'There have been equal or more casualties on the Chinese side.'
'Our soldiers are hardy and strong and far superior than the Chinese.'
"Lathi is not a soldier's weapon. Soldiers are trained to shoot and kill, but managing the LAC is a sensitive issue. There are very clear instructions that we are not supposed to fire in a face off," says Major General P S Behl [retired], former General officer Commanding of a division that had an operational role in Arunachal Pradesh.
A veteran of 36 years in the Indian Army, General Behl has served four tenures at the Line of Actual Control -- from leading innumerable patrols as a young company commander to looking after operations of a corps as a brigadier to GOC of a division -- he has had his boots on the ground in the rugged terrain of the eastern border with China.
In the second part of his interview with Rediff.com's Archana Masih, General Behl discusses the impact of the December 9 clash with the People's Liberation Army, the difference between the LoC and LAC and the challenges encountered by Indian troops on the China border.
- Part 1 of the interview: 'Chinese aggression has increased post Galwan'
What should India be watchful about after the December 9 clash with the PLA in Arunachal Pradesh? In your view, will there be a repeat of such incidents in times ahead?
Incidents do happen and will continue to happen. We are always prepared.
There have been equal or more casualties on the Chinese side. Our soldiers are hardy and strong and far superior than the Chinese.
The aggression as depicted by the December 9 incident shows that our troops were prepared and took on the Chinese.
Are our troops always on guard with batons, sticks or lathi kind of weapons to stave off any PLA violence?
Lathi or a stick is not a soldier's weapon. Soldiers are trained to shoot and kill, but managing the LAC is a sensitive issue.
There are very clear instructions that we are not supposed to fire in a face off, where two parties meet midway, and we stop them from coming to our territory, and they stop us from going into their perceived territory.
At the same time, you need to carry some sort of device to ensure that the situation doesn't escalate and they do not get harmed.
Is there a possibility that the cloud cover at that time could have rendered satellites ineffective to monitor PLA troop movements? In that eventuality, how do we track what the Chinese are up to them?
There are certain areas which will always be blacked out because of the cloud cover, but we have mechanisms on ground whereby we come to know what's happening on the other side.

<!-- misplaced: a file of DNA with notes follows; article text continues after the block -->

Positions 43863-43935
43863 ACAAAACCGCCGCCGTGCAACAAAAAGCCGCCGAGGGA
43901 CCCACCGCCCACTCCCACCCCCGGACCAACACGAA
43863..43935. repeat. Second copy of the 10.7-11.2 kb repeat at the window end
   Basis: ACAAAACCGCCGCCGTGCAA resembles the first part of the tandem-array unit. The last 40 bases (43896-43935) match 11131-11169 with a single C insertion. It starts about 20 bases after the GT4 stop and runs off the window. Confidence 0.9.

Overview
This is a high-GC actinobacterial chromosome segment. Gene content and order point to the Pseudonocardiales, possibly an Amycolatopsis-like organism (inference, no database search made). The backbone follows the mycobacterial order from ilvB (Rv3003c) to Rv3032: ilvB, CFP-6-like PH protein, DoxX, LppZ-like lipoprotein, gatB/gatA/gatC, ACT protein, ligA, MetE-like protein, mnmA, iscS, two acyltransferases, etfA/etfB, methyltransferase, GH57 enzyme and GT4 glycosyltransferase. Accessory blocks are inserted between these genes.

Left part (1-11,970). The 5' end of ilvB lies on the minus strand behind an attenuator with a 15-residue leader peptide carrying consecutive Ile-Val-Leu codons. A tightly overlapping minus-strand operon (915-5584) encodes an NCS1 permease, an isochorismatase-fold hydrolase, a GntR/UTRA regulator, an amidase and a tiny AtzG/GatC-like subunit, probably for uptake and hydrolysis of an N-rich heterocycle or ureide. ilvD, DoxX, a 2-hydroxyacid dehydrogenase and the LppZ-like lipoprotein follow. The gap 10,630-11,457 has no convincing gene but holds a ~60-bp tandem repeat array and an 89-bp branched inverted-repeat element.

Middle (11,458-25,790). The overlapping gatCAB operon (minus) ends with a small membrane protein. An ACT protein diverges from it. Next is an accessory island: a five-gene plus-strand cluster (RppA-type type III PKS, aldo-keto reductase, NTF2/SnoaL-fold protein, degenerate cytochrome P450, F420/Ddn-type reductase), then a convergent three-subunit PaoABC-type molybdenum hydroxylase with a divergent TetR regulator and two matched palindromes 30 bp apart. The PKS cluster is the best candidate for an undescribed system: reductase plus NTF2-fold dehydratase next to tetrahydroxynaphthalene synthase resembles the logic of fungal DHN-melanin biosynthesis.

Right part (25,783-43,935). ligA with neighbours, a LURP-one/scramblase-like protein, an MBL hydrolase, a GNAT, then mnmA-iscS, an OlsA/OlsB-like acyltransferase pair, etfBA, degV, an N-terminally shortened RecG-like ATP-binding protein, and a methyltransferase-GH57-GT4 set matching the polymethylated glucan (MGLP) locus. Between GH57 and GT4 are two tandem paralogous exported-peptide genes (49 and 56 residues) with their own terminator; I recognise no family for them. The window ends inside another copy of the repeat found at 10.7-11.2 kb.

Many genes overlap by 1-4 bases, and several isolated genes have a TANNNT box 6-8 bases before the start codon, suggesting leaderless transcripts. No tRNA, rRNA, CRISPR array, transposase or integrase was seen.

In this particular area, we are in a dominating position because we are on a height and are observing them.
A good attacker will always make use of situations like thick fog or bad weather. We will also do the same, but as I said, this is routine. It is known that they try to come in through these routes. Their intent is known and a mechanism is in place to counter them.
Is it the Chinese objective to keep the Indian Army on edge all along the LAC and make it a 'live' border like the Line of Control with Pakistan?
The LoC is a different story. The LoC can't and shouldn't be compared to the LAC. The LoC is 'live' when there is firing at each other from both sides. The Line of Control is a totally different ballgame where troops are eyeball to eyeball.
The LAC is by and large peaceful where incidents happen once in a while. However, each side peacefully goes up to its perceived LAC and dominates that area.
We patrol areas up to our perceived LAC and they do the same -- this game will continue in the background of China's claim on South Tibet.
We defend our areas and they do the same. We are generally not eyeball to eyeball in LAC, barring when the situation escalated in Galwan.
Troops on the LAC stay in the camps and patrol to a given area. So to compare the LoC with the LAC, firstly is not right. Secondly, these kinds of activities will continue and pressure will be maintained on India as they want to.
I don't think the Chinese are interested in escalating the situation beyond a particular point. They know that we are much better prepared and it is not 1962 anymore.
Feature Presentation: Aslam Hunani/Rediff.com